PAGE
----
BALLARAT artists will be in the spotlight when White Night returns to the region in 2018.
The 2018 White Night Ballarat program has been extended to include the Armstrong Street precinct.
More visual pieces from regional artists will feature in next year’s event, with a staggering 60 per cent of the 2018 program dedicated to the work of artists and performers who hold a connection to Ballarat.
The program has also doubled in size, with a stronger Ballarat flavour than ever before.
White Night Ballarat Artistic Director David Atkins, along with artists, musicians and performers, will once again transform the city through installations, lighting, exhibitions and interactive performances when the onenight event returns on 17 March.
Many of Ballarat’s heritage buildings with the iconic Town Hall also added to the program in 2018 will be brought to life through colourful projections to reflect the 2018 Creative Theme: “And the Sun sank again on the great Australian bush, the nurse and tutor of eccentric minds, the home of the weird, and of much that is different from things in other lands.” Henry Lawson.
A highlight of the free community event, which will next year be expanded throughout more of the CBD’s streets and laneways over a seven-hour period, is The Eagle – an LED animation of the Bunjil, inspired by the artwork of Ballarat’s Indigenous Auntie and Elder Marlene Gibson.
Throughout the night, residents and visitors will also have the chance to see local artist Stuart Walsh at work as he creates Ghosts of Eureka a fluorescent spray paint mural which aims to provide a testament to the events surrounding the Eureka Stockade.
Other local artists, including Cameron Ross, Lou Callow, Esther KoningsOakes, Pauline O’ShannessyDowling, Skyline Drone Imagine and Margi Balazic will also feature works during the 2018 White Night Ballarat event.
In 2018, the program of projections is set to extend further than the city’s buildings, with an innovative new work by Giovanna Inserra to feature a series of eyes projected onto trees in Sturt Street.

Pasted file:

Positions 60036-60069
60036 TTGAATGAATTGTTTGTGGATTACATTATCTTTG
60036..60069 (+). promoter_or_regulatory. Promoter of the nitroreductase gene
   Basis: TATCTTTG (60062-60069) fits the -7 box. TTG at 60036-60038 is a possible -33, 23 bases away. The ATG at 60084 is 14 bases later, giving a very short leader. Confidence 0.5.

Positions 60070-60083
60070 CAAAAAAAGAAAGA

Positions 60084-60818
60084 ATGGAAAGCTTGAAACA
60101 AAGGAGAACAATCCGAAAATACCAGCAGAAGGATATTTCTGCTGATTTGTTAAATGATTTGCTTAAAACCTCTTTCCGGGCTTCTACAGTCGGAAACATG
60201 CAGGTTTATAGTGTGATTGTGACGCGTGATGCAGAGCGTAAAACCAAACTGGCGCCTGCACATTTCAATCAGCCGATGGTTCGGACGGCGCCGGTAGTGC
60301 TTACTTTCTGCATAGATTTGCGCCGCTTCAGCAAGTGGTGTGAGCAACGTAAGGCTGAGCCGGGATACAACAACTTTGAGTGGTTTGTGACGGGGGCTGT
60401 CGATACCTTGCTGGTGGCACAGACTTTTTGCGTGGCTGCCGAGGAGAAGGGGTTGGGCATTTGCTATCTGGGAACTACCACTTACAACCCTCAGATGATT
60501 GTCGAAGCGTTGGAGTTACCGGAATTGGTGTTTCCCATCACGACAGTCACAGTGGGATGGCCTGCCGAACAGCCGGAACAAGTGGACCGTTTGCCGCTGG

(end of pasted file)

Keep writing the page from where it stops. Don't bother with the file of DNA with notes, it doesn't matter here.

The Ballarat Town Hall has also been included in the program, with the building set to be transformed into an electric canvas celebrating Ballarat’s past through black and white images.
The popular White Night Messenger will return in 2018, joined by a number of other moving sculptures which will also feature at the White Night Melbourne event.
These roaming sculptures include the Utility Kinetic Insect (UKI) by Pelican Studios which appeared at the 2017 Burning Man Festival, and the 5.5-metre stilt structure Bird Men.
The inaugural White Night Ballarat in March 2017 drew crowds of 40,000 who filled the streets and adjoining laneways of Sturt and Lydiard.
City of Ballarat Mayor Samantha McIntosh said, “Knowing the benefits of what a truly successful event like White Night can provide for the region, we’re thrilled to see the White Night Ballarat program extended in 2018.
“With a team of highlyqualified artists, musicians and performers lead by the talented David Atkinson, there is no doubt Ballarat residents and visitors are in for a splendid seven hours of creativity, colour and spectacular entertainment.
“The 2018 program of reimagined installations and performances looks set to once again reveal the city’s creative industries, which are fast-becoming the pillar of Ballarat’s arts culture.
“It’s a high-quality program of artistic offerings such as this which put the city in the best possible position to lead the state with its event program, and continue to inspire a strong sense of pride among the community.
“This is also a great opportunity for the large number of local artists who are contributing to our reputation as a City of the Arts and growing local arts ecology.”